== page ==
Embracing Real Self-Care

Tea Break

If we were having coffee, I would tell you that I’m grasping at the edge of a comfortable new existence. I’d probably be cradling a cup of chamomile tea, letting its calm warmth radiate through me. The past few months have been hard, more demanding than I could possibly have imagined. I suspect that no one who has experienced this kind of curriculum truthfully expresses how difficult it can be. Dwelling on the hardships would make the experience unbearable. As a way of shielding the uninitiated from undue mental anguish, this lie of omission might be effective. Unfortunately, it also downplays the importance of developing successful coping strategies. I mention “coping strategies” not to dwell on the negative, but simply to be realistic. It’s not always reasonable to aim for mastery in vet school. Coping with the curriculum and achieving proficiency—while striving to maintain mental fortitude and physical wellbeing—is essential, however. On an everyday basis, this means finding a way to make the best use of every hour and every ounce of strength at my disposal. And that necessitates embracing an idea that once made me cringe. Read more

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A Drug That’ll Do for the Healin’

I believe that Bob Dylan’s lyrics are poetry, plain and simple. He strings words together in an incredibly dense, evocative way. Putting them to music doesn’t overshadow the power of the words, either. It simply lends subtle, understated support to the effect they produce. Good folk music has that incredible ability to convey feeling without manipulating the listener’s emotions. It doesn’t tell you how to feel. It puts you in touch with what’s already in your soul, because it appeals to the things that we all have in common. Read more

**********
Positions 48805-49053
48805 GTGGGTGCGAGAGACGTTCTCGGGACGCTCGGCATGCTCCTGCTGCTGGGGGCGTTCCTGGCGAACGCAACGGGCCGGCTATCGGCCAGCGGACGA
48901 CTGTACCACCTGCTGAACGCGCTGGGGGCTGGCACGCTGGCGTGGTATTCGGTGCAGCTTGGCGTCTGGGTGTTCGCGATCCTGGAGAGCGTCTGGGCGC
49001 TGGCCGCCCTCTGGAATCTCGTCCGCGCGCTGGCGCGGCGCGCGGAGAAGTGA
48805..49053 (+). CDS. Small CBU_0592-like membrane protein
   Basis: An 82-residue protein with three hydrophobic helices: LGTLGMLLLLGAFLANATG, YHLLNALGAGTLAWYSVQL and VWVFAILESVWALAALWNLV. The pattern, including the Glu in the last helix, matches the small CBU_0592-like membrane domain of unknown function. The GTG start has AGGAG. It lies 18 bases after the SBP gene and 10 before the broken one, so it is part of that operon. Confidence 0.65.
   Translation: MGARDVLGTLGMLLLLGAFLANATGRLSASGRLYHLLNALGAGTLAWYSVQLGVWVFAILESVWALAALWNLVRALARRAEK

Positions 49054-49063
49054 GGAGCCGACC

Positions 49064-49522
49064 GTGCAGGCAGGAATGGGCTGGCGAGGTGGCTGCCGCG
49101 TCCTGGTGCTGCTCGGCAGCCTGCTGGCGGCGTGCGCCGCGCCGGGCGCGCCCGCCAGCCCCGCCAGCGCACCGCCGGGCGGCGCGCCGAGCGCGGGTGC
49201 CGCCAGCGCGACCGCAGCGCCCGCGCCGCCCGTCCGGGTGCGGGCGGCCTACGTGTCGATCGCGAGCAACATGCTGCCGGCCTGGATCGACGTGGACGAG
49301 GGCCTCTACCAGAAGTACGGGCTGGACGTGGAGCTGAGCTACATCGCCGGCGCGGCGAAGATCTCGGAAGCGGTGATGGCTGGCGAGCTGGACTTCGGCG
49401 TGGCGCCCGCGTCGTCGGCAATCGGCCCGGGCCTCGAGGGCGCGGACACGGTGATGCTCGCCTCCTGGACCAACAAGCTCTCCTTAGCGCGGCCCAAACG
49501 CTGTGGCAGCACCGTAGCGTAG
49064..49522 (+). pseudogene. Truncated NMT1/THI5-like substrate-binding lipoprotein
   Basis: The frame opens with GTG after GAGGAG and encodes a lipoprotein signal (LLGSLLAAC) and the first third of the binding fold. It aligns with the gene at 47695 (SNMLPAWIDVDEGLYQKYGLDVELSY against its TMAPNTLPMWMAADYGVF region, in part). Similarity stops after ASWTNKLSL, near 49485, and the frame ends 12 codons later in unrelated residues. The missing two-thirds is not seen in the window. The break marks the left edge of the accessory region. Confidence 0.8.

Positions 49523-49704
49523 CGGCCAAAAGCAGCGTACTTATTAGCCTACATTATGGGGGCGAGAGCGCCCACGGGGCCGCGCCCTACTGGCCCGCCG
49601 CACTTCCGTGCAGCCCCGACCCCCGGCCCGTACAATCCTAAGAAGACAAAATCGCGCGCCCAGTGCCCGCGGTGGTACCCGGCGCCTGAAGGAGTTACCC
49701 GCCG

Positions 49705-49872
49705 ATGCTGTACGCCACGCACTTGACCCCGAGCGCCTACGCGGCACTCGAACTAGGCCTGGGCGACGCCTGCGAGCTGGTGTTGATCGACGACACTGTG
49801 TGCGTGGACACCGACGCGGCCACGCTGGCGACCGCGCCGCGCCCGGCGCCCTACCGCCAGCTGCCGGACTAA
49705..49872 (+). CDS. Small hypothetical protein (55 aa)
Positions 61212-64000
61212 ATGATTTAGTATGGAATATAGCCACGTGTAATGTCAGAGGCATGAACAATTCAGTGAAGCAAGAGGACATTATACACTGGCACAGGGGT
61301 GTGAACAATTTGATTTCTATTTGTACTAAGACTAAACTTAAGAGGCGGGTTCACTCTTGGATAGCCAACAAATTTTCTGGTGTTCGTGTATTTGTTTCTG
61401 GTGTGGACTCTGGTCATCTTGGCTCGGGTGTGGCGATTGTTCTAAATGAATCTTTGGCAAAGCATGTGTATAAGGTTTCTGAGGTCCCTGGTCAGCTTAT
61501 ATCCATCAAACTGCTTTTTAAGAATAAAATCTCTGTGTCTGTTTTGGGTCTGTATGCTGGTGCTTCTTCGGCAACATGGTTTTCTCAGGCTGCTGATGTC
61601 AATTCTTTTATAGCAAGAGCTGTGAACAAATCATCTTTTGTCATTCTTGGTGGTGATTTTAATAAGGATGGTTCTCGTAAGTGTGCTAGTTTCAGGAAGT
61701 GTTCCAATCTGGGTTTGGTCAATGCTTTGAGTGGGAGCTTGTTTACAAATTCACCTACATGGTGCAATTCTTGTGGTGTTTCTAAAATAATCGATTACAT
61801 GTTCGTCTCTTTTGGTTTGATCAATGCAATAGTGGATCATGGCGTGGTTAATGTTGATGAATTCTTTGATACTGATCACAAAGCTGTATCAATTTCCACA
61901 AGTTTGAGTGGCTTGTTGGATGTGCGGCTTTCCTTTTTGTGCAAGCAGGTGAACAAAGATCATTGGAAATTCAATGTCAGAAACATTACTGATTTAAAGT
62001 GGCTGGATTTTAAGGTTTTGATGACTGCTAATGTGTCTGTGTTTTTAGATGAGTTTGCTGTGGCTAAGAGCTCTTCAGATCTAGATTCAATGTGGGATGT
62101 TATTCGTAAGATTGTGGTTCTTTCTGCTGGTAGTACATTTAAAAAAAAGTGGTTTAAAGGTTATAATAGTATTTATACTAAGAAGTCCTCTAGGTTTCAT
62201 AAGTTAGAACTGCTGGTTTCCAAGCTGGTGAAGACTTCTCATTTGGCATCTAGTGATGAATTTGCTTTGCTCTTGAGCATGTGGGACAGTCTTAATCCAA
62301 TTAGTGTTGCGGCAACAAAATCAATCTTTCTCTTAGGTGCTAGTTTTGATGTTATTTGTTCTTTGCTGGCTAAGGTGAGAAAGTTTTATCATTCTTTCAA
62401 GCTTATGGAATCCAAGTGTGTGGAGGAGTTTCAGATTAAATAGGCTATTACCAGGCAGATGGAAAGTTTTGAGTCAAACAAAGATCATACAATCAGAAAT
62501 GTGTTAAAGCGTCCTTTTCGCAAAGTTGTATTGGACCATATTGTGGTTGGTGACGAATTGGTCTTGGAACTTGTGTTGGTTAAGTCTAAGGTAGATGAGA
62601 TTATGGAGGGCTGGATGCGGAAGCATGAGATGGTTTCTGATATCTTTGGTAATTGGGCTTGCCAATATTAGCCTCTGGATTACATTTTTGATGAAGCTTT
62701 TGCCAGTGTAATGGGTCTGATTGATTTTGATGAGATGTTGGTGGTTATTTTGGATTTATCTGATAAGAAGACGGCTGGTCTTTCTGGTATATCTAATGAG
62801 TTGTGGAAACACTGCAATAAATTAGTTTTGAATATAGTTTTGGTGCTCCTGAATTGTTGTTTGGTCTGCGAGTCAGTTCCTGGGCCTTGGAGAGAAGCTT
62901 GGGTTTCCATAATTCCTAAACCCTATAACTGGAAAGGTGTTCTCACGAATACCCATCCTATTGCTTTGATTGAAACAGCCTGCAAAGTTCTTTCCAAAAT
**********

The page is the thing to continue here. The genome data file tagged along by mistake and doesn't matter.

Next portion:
Everything we’ve ever imagined

We live our lives, do whatever we do, and then we sleep—it’s as simple and ordinary as that. A few jump out of windows or drown themselves or take pills; more die by accident; and most of us, the vast majority, are slowly devoured by some disease or, if we’re very fortunate, by time itself. There’s just this for consolation: an hour here or there when our lives seem, against all odds and expectations, to burst open and give us everything we’ve ever imagined, though everyone but children (and perhaps even they) knows these hours will inevitably be followed by others, far darker and more difficult. Still we cherish the city, the morning; we hope, more than anything, for more.Michael Cunningham, The Hours

It’s 9 pm on Thursday evening, and I’ve just done something I haven’t done for a very long time. I read an entire book today. I woke up, having finished reading Call the Midwife last night, and sat down at the foot of my bed to pick another book. I reached for The Hours, opened it, and looked up 30 pages later like I had just awoken from a dream. My own surroundings seemed strange, because I had been so completely invested in what this book laid out before me that the story seemed, momentarily, more real than my own existence.

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